Beyond actual roles or skills, what do you want to be known for?

Now we’re going even deeper. What is it that you want to be known for, beyond actual roles or skills? This is one of those questions that may be hard to answer, but once you do it’s like a lightbulb going off. Knowing this informs the career and personal choices you make, the types of jobs you create, and the projects you take on.

Once I determined that I wanted to be known as a “connector”, it was easy to figure out how I could help others. I want to connect like-minded creatives, wherever and however that might be. My goal became building resources, like this podcast, that helps creatives live their most creative, fulfilled, and challenged selves.

This answer may not come right away. If it doesn’t, take time regularly to assess how you work, what you enjoy, and what you want to accomplish throughout your life. It’ll happen. We just need to do the work to get us there. It’s all a part of the process.

What are 3 to 5 adjectives that describe you?

The time I spent in radio was one of the most informative periods of my life so far. One of the lessons we were taught was to determine the 20% you want to come across during your show and to amplify it. You want to be real, but in the limited time on-air talent gets, you want to make sure you’re able to be cohesive. Even though I spent very little time actually on air (it probably amounts to less than 10 minutes, I was always behind the scenes), this 20% rule has informed my career as I look to how I was to be perceived.

Yes, this can be taken too far and it can become a way out rather than a way through, but when done right it can help center you on what really matters: how you’re going to help others through your gifts and talents.

In order to find your 20%, consider 3-5 adjectives that describe you. This could be anything, and be honest. We can’t move forward if we don’t address where we’re currently at.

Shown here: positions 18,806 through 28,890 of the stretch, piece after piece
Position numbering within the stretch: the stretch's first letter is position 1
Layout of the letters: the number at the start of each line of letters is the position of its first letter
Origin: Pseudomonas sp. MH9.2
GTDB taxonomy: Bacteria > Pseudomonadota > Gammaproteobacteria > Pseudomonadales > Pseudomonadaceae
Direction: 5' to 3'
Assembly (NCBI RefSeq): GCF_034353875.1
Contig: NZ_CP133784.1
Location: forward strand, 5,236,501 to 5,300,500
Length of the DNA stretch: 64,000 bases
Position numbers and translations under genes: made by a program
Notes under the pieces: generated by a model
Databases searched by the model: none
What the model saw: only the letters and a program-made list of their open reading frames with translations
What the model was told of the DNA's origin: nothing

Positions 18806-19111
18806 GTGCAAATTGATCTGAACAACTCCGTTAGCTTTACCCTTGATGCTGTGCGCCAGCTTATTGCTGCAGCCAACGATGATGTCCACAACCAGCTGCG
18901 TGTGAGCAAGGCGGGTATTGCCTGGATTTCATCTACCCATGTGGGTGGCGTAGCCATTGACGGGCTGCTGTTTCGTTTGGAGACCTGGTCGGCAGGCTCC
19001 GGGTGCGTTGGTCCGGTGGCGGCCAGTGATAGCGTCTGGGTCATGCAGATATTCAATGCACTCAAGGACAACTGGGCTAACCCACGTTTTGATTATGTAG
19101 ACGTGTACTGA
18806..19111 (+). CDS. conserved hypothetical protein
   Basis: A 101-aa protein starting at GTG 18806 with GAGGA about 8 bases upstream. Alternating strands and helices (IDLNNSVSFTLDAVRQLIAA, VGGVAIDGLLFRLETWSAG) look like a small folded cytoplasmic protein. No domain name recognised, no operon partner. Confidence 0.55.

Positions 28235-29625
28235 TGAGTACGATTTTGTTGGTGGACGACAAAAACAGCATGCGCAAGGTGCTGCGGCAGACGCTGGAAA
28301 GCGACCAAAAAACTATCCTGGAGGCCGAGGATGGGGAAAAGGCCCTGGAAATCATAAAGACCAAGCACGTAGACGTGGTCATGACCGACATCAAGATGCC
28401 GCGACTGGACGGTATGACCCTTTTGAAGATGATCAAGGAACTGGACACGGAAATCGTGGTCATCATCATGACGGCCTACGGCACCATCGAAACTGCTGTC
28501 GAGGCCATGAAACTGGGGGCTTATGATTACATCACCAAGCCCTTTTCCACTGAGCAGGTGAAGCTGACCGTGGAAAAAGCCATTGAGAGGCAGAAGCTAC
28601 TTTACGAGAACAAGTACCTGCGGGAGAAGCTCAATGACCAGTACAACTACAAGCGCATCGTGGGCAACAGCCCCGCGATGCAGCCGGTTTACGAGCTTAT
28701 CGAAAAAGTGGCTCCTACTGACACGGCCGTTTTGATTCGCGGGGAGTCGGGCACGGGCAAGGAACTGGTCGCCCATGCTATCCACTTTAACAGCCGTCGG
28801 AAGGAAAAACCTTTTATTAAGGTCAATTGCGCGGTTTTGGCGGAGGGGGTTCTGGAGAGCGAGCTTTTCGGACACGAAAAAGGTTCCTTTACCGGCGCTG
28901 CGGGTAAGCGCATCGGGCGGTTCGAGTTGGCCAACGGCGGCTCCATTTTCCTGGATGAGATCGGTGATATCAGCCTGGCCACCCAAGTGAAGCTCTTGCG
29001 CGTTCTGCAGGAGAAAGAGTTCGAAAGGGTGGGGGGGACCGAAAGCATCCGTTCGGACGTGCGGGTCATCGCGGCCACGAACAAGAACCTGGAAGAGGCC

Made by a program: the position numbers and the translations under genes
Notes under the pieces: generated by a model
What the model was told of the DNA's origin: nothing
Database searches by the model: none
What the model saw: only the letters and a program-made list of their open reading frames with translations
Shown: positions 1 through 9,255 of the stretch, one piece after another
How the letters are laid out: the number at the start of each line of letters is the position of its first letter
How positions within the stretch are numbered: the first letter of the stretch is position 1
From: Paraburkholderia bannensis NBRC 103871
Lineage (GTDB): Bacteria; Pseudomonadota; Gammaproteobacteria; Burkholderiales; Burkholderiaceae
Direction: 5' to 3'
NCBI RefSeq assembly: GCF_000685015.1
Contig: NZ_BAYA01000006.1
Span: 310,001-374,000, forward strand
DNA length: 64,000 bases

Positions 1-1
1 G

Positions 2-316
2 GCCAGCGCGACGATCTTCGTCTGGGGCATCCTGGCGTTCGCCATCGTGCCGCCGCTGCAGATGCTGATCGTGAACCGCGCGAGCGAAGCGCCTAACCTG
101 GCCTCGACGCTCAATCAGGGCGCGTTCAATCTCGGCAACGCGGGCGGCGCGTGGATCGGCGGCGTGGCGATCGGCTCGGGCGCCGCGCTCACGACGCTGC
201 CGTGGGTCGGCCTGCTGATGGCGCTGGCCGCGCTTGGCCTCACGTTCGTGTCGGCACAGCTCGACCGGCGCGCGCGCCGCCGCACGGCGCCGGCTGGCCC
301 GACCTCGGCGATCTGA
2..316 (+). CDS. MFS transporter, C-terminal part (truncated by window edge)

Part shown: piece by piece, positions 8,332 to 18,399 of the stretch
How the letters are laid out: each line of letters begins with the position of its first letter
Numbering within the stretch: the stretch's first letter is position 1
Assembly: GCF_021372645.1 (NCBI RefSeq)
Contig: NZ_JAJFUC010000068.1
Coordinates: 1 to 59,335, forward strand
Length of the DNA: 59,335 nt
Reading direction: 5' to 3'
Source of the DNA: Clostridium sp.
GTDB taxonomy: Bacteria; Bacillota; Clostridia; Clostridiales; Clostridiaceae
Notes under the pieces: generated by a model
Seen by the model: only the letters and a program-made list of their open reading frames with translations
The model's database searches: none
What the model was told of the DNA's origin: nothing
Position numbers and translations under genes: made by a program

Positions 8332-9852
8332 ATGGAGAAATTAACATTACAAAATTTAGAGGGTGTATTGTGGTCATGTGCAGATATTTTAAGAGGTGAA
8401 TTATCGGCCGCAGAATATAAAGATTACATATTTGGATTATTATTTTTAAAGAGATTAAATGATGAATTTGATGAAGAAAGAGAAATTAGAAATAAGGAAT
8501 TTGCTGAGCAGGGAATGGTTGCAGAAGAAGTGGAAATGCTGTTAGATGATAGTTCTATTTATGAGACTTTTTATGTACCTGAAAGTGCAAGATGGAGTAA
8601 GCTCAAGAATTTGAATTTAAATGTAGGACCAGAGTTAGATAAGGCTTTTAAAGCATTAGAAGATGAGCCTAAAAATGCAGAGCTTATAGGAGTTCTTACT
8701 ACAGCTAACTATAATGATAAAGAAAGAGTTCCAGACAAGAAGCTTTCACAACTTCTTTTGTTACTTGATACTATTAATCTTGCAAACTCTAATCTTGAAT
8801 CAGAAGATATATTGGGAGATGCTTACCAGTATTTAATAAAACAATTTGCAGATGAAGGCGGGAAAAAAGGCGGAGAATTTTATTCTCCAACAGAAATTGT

Then keep that list -- you’ll need it.

What are 3 to 5 adjectives you want to describe you?

Next, we’re going to look at the future. What are the 3-5 adjectives you want to describe you? Consider how you want to be known, and draw from that. It could be words that already describe you, but this is meant to be a type of goal-setting. If you were able to determine how you want to be known, draw from that.

Once you have your adjectives, look at these two lists like a Venn diagram. Where is there overlap, and where could you improve? Because you were (hopefully) honest about where you are, you now have the foundation for some goals.

Take the words you need to improve upon and consider what you need to do to become someone that inhabits each adjective. If you want to become braver, then consider what actions you need to take, like starting a new side gig, applying for that job you don’t think you’re qualified for, or going out on your own. If you want to become more confident in your abilities, put yourself in situations where you can use your skills. (This also relates to bravery, because consistent bravery will increase your confidence.)

By working through this in everyday life, from work to relationships to other life experiences, you can grow into the person you want to become. It’s definitely not always going to be smooth, but, as I’ve said many times, it will always be worth it.

These five questions will help you craft your manifesto. To review, they’re:

  • What tasks and topics make you feel alive?
  • What tasks do you put off? Which do you tackle first?
  • Beyond actual roles or skills, what do you want to be known for?
  • What are 3 to 5 adjectives that describe you?
  • What are 3 to 5 adjectives you want to describe you?

 

Write your manifesto, and place it where you’ll see it frequently. Reread it monthly as a type of monthly review so you can track your progress. As humans we’re always evolving, so if at some point you sense yourself heading in a different direction, repeat the process. Don’t feel locked into your manifesto they way it is right now. It’s a living document that is open to change.

As a caveat, though: if you want to change it because it scares you or it seems too difficult or if you’re feeling stuck, don’t. These are the symptoms of challenging growth, and it’s a good thing. Embrace the feelings, take time to acknowledge that they’re valid, then find your way through.

This week, I encourage you to take the time to realign who you are, what you’re doing, and how you’re doing it. It makes all the difference.

This isn’t easy work. It’s going to be painful at times, and there’s definitely going to be some questioning. But that’s why it’s so valuable. When we’re aligned with our core beliefs and our goals, we’re better able to serve ourselves and those around us.

The hard parts of life are the preparation, so why would we skip out? 

 

Hannah MoyerComment